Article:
- In Memoriam, George William Grace, 1921–2015
On January 17, 2015, after a week of refusing food in the Honolulu hospice where he spent the final month of his life, slowly succumbing to a blood condition called “myelodysplastic syndrome” (MDS) that had morphed into leukemia, George Grace drew his last breath. To the very end, he was in control of his mind and emotions, and even of the circumstances of his departure. Just eight days earlier, he wrote the following passage to me on his cell phone in a surprisingly long email for someone who was dancing on the brink of death:
Bob, don’t worry. Everything as they say “is cool.” Or maybe that’s precisely wrong—my email is behaving mysteriously beyond belief. That’s probably ultimately my doing. … Now let me try to explain my medical and then my communicative situations.
Medical: a blood problem. Bone marrow isn’t providing the hemoglobin and platelets needed. Therefore, progressive weakening. I tell my legs to lift me but they show no interest in doing so. Etc. This is most likely to be involved in the ultimate “cause of death.” Second most likely—something to do with stopping bleeding.
This is a notoriously good way to die. No pain at all. Don’t feel sorry for me.
It was clear that he never felt sorry for himself. My own attempts to thank him while I still could for the training he had given me as the basis for my professional career were quickly dismissed as undeserved praise, with the comment that whatever I had achieved had been through my own efforts. There were times when he seemed almost philosophically opposed to the expression of emotion. George was constantly reminding us that we need an antonym for “maudlin.”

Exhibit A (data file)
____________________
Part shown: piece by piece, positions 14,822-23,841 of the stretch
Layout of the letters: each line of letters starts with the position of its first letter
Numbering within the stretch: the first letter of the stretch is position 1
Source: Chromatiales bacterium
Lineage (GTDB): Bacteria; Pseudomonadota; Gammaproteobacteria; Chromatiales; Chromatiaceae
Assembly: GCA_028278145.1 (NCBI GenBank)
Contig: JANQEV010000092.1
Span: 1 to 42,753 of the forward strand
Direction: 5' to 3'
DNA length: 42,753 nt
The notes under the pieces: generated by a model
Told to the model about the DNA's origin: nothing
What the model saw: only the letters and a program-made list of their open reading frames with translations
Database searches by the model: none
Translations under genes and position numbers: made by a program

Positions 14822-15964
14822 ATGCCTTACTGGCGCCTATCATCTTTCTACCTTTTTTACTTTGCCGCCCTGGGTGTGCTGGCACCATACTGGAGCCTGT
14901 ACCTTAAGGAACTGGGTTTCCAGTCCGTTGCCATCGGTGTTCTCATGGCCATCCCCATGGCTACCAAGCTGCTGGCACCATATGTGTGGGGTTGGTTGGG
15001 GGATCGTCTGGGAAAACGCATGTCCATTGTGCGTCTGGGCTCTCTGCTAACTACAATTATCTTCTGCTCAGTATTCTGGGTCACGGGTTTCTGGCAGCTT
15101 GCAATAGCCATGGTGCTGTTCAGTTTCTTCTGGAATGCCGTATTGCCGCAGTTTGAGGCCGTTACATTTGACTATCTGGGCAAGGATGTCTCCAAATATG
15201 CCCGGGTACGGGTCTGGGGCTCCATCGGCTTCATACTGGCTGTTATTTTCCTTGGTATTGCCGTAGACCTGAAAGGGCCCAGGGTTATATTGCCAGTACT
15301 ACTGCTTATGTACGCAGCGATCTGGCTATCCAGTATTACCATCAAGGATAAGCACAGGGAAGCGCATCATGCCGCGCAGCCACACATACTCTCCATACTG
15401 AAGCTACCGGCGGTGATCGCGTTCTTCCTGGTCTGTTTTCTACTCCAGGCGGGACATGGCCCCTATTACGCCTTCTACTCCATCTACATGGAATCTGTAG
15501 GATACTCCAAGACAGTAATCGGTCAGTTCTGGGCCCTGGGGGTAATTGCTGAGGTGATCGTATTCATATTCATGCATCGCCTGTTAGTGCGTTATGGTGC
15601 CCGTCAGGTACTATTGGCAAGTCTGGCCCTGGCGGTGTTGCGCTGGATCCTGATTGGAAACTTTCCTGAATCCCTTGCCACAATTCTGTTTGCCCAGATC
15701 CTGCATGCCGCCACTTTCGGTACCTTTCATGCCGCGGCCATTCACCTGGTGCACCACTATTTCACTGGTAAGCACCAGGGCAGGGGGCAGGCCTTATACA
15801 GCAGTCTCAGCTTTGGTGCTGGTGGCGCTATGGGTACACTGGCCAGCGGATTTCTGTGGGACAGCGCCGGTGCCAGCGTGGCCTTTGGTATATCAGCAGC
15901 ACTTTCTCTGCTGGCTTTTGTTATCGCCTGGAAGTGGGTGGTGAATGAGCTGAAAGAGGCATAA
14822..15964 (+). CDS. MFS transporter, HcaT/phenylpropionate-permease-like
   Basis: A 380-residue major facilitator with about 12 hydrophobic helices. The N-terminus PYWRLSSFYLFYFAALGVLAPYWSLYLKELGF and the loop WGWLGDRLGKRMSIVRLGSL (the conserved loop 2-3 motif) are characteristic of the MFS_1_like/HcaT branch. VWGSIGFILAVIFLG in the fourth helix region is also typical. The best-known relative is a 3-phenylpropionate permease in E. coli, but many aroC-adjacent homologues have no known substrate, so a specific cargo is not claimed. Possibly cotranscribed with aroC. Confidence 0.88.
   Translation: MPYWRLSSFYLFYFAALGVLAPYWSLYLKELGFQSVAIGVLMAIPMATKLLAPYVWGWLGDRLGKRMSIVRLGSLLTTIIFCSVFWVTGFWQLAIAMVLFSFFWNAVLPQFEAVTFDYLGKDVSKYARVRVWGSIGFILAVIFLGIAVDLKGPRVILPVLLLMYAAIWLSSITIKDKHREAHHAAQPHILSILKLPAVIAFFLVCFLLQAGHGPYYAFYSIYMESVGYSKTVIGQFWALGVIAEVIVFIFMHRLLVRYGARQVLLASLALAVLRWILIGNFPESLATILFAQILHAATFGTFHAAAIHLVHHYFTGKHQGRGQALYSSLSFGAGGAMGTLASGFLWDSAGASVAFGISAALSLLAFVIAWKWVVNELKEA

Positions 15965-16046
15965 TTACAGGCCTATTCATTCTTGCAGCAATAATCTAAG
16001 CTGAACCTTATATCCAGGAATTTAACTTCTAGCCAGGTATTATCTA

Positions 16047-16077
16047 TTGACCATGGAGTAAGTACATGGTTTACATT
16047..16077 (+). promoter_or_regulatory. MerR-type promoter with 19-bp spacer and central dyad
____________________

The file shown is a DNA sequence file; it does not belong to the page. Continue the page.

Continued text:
George William Grace was born on September 8, 1921, in Corinth, Mississippi, near the border with Tennessee, the eldest of three sons.1 Before he started school, the family moved to Orange Grove, a satellite community of Gulfport, where his father was postmaster. They lived on a farm, and George grew up a farm boy, graduating from Orange Grove High School in 1939. For anyone seriously interested in the relationship between heredity and environment, George’s story is classic. Growing up in an environment where no one expected him to have academic interests, and where he was even considered odd if he did, at the age of 18 he had no idea that he had any academic talent. As a result, he attended Perkinston Junior College (now Mississippi Gulf Coast Community [End Page 589] College) in Perkinston, Mississippi, north of Gulfport, and majored in music (presumably as a default)—hardly what one would have expected from a future scholar of his stature.
Then, just three months past his twentieth birthday, he was abruptly yanked from the complacent, confining rural southern world he had always known, when Pearl Harbor came under surprise attack. Like many of his generation, he joined the war effort, serving as a flight navigator in the Army Air Corps over North Africa, Sicily, and Italy. At the conclusion of the war, he remained in Europe for several years, where he studied at the University of Geneva, receiving his Licence en sciences politiques in 1949 at the age of 27. One can only assume that the War years and his subsequent time in postwar Europe were a transformative experience, driving home the point made poignantly by another Southerner that, no matter how much you might desire it, “you can’t go home again.” George clearly had been internationalized, but so far as the record shows, there was as yet no visible indication of his future work in linguistics, or of his commitment to research on the peoples of the Pacific.
On his return to the United States, George accepted a position as Junior Research Anthropologist at the University of California at Berkeley, a transition that appears distinctly puzzling in view of the absence of any previous training in this area that can be found in his educational record. He must have been reading voraciously in anthropology to have qualified for this position. In any event, during the summer of...